Caddy did a very nice job on these and I’m no GM fan.
    The only question that I have is when will they stop making them? We will go get the last one for sure.

  4. “Some will characterize this as “immature.” Those who say so have forgotten how to have fun.” -EP

    Man, isn’t that the cause of a lot of intrusions into life today!

    Stop having fun & be safe instead. Now drive a toaster.

    • Indeed, Dan!

      If I could afford to, I would buy myself an old Viper. That thing says it all – and louder, even, than my orange Trans Am!

      • Love those Vipers – I raced one off a stop light a while back on my 88 ci Harley (cam, headers, etc). I was in front until about 60 mph when it got rolling and blew by me like nothing. I can still hear the roar of that incredible engine.

  5. ALL cars of this size, to add to their practically, should be hatchbacks. Somewhere along the way folks became adverse to hatchbacks – Pintos & Vegas? I’ve owned two Chevy hatchbacks,
    a V6 Citation (4-speed manual) and a 2004 V6 Malibu Maxx – which is still going strong.

    Some were also adverse to station wagons. So what are most buying today – SUVs – a
    combination of a station wagon and a hatchback.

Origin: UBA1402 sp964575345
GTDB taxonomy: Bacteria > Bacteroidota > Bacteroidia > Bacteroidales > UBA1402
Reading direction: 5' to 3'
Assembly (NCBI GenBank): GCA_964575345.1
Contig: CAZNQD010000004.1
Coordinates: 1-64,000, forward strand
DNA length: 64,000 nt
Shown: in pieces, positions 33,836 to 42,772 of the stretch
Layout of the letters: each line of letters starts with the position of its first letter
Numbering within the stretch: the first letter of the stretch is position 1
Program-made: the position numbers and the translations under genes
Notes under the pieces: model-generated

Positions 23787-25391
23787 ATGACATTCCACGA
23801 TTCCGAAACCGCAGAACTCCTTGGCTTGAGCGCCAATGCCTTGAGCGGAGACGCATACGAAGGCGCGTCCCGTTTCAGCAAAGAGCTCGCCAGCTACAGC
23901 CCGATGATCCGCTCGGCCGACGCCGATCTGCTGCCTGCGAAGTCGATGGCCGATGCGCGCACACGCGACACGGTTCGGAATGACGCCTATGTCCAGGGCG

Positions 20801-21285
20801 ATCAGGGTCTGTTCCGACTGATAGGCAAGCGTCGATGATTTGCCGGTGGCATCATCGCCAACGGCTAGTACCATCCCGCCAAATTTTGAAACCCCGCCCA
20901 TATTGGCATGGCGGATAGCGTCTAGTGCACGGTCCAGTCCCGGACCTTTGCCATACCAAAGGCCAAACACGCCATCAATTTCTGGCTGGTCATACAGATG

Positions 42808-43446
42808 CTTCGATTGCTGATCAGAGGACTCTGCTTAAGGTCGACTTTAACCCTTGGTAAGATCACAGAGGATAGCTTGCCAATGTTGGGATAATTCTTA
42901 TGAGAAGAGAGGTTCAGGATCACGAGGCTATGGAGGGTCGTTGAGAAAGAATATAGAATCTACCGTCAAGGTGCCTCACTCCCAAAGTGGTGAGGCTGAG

• Hi liberty,

      I completely agree in re the hatchback thing. It is not only practical, it can be beautiful as it allows for a tapered roofline and seamless transition from roof to rear. Much as I am not a fan of the Benz EQS EeeeeeVeeee, the hatchback is a functional plus and the car looks good, too.

  6. Cadillacs are now (and have been for some time) visually indistinguishable from every other car. Why would anyone buy one? Remember the days of the big Caddys, when a Cadillac instantly stood out, not only from all the generic sedans in the Walmart parking lot, but even from other “luxury cars”? Back then, even your glaucomic grandmother could instantly tell the difference between a Caddy, a Lincoln, and a Benz. Today, even a car guy can not readily tell the difference between a Caddy and a Kia……

    • I disagree Nunzio, I think this car stands out vs the rest of them, and why my wife was drawn to it vs the other sedans in it’s class. I would agree the base trim version is hoo-hum, but the V and V-blackwing look really good IMO. lots of angles vs the roundness of most.